Cook County Assessor Sending 2023 Valuations to Property Owners This Spring

Property owners in Cook County can expect to receive their 2023 Valuation Notices stating the value and classification of their property by early April. They may expect rather large increases again in assessed valuation.

According to a report prepared by Cook County Assessor Robert Thompson, the 2022 valuation notices were 32% higher than 2021. Valuations are calculated in several ways, but most significantly they are based on actual property sales in the previous year adjusted for market trends that may have impacted transactions.

While valuations may increase, effective tax rates on homesteaded property in Cook County were lower than only two other counties. Property taxes are used by local governments to pay for services and schools. The county board and city councils set budgets for the coming year in open meetings. The budget’s final figures are totaled and a calculation is made based on total property values in the jurisdiction to arrive at the effective tax rate percentage. That percentage is assessed on an individual property, with variations for classification and special conditions. There is nothing simple about the assessment or calculation of taxes.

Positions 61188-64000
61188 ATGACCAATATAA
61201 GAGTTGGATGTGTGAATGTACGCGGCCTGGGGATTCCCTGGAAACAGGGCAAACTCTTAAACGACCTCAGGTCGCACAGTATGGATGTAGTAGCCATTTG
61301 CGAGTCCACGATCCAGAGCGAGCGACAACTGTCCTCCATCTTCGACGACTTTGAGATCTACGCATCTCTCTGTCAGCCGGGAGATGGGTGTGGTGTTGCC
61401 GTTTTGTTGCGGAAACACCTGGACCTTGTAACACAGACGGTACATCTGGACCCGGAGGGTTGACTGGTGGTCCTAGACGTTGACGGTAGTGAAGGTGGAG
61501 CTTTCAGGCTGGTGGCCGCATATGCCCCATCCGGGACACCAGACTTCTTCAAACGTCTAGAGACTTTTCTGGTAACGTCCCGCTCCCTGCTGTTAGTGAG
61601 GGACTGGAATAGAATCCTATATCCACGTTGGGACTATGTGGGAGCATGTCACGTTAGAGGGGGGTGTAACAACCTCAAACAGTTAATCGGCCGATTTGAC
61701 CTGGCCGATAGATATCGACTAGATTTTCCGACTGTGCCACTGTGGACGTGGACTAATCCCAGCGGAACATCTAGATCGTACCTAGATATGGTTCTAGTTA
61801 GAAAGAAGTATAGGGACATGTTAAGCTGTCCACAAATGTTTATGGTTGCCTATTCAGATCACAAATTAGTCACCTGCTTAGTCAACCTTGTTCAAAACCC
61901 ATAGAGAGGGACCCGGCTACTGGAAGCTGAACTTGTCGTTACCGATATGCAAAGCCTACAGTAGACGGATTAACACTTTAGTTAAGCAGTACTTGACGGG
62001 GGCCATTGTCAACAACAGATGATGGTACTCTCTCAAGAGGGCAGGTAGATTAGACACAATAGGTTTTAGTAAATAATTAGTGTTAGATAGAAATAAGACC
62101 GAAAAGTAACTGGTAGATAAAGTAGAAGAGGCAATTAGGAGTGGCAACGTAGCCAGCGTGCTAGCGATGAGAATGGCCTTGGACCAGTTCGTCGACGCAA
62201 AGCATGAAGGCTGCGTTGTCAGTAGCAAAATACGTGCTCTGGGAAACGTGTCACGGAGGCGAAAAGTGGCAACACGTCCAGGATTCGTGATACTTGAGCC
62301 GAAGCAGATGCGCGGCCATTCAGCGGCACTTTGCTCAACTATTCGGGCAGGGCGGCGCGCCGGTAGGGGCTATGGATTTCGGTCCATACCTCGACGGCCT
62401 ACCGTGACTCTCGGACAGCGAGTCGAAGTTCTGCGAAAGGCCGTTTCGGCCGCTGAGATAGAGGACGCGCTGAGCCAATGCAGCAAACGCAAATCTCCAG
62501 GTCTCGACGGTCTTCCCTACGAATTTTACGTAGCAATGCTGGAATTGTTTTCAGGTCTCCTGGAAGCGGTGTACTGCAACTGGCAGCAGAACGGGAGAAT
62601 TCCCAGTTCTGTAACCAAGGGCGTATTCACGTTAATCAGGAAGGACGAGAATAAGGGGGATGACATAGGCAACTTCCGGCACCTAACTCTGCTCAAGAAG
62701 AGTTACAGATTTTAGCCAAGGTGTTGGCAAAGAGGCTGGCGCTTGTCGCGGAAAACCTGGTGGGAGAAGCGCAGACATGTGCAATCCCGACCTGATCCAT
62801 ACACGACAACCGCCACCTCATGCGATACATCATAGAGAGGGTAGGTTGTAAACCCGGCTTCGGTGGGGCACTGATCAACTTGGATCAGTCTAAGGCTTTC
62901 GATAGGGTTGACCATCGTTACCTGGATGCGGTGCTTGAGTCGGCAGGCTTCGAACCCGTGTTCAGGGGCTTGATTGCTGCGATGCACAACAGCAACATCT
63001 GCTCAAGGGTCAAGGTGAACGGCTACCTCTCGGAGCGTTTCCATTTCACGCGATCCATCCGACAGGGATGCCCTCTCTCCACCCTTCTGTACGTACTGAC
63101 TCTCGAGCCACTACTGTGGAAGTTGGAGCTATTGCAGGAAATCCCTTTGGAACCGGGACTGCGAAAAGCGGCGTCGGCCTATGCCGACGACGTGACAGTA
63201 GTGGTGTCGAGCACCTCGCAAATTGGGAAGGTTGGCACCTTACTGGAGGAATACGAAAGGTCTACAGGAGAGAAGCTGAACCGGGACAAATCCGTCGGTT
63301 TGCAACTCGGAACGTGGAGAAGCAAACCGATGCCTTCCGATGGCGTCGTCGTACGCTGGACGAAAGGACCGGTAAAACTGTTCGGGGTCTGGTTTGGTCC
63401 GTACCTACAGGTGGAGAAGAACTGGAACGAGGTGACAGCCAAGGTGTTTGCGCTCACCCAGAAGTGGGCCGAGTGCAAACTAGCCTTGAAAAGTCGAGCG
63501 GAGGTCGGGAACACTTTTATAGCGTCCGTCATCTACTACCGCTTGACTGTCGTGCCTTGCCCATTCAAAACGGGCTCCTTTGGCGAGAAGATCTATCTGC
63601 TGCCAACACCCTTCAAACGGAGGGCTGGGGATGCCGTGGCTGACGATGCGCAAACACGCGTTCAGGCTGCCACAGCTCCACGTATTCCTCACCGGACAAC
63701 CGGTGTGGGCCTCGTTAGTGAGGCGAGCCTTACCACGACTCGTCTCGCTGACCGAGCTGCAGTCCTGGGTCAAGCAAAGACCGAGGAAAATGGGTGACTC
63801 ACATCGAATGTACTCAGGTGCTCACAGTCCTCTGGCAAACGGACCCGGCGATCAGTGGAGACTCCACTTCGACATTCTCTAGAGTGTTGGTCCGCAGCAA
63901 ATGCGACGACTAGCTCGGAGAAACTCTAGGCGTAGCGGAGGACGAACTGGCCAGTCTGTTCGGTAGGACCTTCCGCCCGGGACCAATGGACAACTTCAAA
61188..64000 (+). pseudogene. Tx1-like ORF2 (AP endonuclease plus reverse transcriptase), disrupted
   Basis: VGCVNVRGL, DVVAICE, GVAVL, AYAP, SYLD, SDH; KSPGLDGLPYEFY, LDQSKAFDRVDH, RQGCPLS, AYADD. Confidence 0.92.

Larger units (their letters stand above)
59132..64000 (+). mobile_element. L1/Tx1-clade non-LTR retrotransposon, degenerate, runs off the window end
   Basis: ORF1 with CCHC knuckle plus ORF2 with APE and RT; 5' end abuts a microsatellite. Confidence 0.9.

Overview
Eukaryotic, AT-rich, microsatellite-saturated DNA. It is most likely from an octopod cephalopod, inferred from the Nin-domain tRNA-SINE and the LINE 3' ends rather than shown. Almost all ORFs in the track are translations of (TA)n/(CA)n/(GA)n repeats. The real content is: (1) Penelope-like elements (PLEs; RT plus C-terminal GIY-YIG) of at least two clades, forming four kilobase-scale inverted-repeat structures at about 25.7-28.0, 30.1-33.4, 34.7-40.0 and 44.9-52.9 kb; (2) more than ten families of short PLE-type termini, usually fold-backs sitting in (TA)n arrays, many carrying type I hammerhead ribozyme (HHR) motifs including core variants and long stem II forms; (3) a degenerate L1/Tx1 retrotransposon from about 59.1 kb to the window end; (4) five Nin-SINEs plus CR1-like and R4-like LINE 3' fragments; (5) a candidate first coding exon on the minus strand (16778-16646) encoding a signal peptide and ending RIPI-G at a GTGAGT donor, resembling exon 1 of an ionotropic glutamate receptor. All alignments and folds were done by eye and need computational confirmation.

The effective tax rate in Cook County is lower than only two others because the value of property in Cook County is significantly higher. Government spending is increasing, but its rate of increase is less than the rate of increase in property values.

Thompson reports finding that the average sales price for property transactions affecting the 2023 valuations is up almost 60% from the 2021 assessment. The median sales price is up more than 25% from the 2021 assessment. 

Thompson also reports finding that demand for real estate is still strong in Cook County. He found at the end of January there were 15 homes listed for sale in Cook County and several of those are already under contract. The available listings range in price from $399,900 to $1,500,000.

The assessor looks closely at properties that have sold multiple times in a relatively short period of time. The cheapest house on the market now at $399,900 sold in May of 2021 for $250,000 marking a 60% value increase in less than two years.

Thompson observed that in early 2020 there were over 160 available properties, both improved and buildable land, listed for sale. Today that number is 48. And the number of residential/recreational property transactions over $1 million is growing fast. In the last two years, there were 14 transactions that exceeded one million dollars in value. In the prior decade, there was a total of just eight such transactions.

Thompson urges property owners to carefully review the 2023 Valuation Notice they will receive this Spring for valuation and classification. He encourages people to contact the assessor's office immediately if they feel that something is incorrect. If the property owner and assessor cannot come to an agreement on the proposed valuation, taxpayers can appeal to the County Board of Appeals and Equalization Meeting in June. Dates, times, and locations of the meeting will be on the Valuation Notice and the county website.